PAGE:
Ernest Thompson Seton: The Man and the Carberry Connection
Ernest Thompson Seton, the 12th of 14 children was born in northern England on August 14, 1860. Seton and his parents and siblings came to Canada in 1866, when Seton was not quite six years old. They settled in Lindsay Ontario, affording the young Seton an introduction to rural life. Childhood experiences with his brother provided Seton with a tremendous number of experiences such as learning the characteristics of different species of trees to name just one lesson. Seton acquired the beginnings of a sympathetic attitude to nature in these years.
By 1870 the family moved to Toronto to embrace urban life and it’s challenges. Exploration of the Don Valley area and the River Don excited the young Seton as he discovered the sounds of flicker, kingfisher and ducks. He approached the grouping of bird species with thoughts of needing a laboratory and museum. Seton loved to spend time on Toronto Marsh and came to appreciate the distinctions and vulnerabilities of the many species of wildlife he and his cohorts found there.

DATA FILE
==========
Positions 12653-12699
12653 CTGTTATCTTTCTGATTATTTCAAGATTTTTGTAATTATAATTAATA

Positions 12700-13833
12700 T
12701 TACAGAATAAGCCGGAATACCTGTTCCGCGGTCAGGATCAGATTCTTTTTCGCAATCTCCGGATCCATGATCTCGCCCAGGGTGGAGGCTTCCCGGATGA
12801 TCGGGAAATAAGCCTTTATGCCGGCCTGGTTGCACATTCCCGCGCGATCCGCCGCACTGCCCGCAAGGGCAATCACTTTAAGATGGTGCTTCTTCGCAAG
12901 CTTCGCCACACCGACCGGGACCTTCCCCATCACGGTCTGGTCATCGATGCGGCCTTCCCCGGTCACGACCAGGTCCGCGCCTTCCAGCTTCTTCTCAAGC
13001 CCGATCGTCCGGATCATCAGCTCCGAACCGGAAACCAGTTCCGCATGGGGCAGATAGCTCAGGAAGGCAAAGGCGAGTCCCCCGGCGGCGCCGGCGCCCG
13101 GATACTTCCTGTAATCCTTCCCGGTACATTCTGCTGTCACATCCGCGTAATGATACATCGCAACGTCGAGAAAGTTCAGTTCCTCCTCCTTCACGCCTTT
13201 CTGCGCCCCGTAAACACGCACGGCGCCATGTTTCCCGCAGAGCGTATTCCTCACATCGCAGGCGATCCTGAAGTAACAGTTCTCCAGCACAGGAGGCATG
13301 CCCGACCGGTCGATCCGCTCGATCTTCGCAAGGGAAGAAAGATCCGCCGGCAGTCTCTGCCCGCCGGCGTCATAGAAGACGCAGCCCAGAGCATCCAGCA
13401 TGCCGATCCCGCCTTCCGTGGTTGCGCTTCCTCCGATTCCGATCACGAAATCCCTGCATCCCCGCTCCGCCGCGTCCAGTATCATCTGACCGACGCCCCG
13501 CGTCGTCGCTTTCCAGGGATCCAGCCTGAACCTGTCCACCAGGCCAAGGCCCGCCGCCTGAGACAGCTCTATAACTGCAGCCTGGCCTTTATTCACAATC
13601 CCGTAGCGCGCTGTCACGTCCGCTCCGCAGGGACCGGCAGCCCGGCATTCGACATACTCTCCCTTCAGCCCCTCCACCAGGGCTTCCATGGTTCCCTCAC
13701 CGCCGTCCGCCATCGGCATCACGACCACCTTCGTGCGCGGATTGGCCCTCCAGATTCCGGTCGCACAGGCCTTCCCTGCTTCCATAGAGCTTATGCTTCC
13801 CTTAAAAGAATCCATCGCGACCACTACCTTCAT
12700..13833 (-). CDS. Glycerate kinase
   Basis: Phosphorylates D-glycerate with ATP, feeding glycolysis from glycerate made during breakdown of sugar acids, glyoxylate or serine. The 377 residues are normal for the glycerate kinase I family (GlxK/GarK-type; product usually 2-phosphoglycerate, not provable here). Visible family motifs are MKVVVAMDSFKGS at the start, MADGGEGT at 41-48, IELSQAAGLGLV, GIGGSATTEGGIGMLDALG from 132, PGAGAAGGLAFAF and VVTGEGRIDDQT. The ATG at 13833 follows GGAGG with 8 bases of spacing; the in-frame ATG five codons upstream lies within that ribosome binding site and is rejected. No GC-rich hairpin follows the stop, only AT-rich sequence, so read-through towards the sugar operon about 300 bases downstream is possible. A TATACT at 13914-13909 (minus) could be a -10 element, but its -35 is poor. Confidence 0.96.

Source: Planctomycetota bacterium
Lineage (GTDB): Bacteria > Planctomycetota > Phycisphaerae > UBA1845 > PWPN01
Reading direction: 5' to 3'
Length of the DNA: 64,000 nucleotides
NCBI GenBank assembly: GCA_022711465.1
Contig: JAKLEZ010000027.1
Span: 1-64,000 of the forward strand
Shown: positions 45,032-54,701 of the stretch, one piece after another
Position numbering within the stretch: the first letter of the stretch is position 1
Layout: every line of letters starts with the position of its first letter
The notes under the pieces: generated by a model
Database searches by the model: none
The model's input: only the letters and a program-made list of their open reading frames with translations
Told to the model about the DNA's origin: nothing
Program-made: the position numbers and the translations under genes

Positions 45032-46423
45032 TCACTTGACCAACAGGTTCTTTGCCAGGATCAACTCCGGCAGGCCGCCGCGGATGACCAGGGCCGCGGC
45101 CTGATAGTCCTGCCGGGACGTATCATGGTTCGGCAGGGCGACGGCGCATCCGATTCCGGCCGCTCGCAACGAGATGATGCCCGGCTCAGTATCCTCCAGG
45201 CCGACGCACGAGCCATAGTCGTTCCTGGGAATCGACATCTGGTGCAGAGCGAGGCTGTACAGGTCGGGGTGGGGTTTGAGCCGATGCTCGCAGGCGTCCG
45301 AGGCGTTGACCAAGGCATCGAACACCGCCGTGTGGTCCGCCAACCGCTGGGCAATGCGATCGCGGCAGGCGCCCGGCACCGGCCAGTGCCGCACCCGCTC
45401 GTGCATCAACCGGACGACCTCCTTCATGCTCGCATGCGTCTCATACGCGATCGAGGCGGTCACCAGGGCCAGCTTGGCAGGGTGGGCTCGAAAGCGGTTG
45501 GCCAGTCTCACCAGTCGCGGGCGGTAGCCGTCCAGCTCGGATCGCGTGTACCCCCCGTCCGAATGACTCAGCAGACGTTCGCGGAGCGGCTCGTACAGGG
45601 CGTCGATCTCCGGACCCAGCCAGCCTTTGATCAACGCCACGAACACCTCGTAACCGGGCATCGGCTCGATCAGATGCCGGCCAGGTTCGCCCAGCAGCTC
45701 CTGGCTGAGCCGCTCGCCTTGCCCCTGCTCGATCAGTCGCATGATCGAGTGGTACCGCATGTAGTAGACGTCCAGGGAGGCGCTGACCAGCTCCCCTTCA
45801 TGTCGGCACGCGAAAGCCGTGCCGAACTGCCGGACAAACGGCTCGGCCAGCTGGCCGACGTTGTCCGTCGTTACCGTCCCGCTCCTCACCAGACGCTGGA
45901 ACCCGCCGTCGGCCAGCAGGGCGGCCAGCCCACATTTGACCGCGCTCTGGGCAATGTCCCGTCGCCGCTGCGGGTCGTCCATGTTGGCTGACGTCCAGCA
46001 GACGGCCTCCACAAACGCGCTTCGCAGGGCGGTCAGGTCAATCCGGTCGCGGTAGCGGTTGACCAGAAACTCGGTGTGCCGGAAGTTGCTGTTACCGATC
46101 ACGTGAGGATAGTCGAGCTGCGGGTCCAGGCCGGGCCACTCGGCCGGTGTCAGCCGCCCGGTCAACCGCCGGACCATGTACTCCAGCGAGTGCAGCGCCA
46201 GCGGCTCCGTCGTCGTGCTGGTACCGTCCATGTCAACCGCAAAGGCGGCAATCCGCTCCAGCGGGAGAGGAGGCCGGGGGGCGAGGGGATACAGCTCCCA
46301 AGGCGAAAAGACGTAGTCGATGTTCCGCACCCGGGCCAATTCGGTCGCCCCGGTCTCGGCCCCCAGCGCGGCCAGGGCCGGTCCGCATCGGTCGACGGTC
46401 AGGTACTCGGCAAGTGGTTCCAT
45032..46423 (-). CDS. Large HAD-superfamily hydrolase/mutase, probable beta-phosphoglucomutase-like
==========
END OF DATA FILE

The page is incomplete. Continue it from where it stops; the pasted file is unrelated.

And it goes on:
Ernest Thompson Seton chose to be a naturalist. He started out studying to be an artist, his second choice career, as this was what his father insisted he was best suited to do. After some formal art training in England, Seton returned to Canada. Shortly after this, in 1882, he headed west to Manitoba to stay with his brother Arthur at de Winton what soon became Carberry.
Ernest participated in the farm activities but found tracking, sketching and keeping daily journals of wildlife of the area much more compelling. He called the ten years that he spent parts of in the Carberry area the Golden Years of his life.
Source: Trail of an Artist-Naturalist by Ernest Thompson Seton.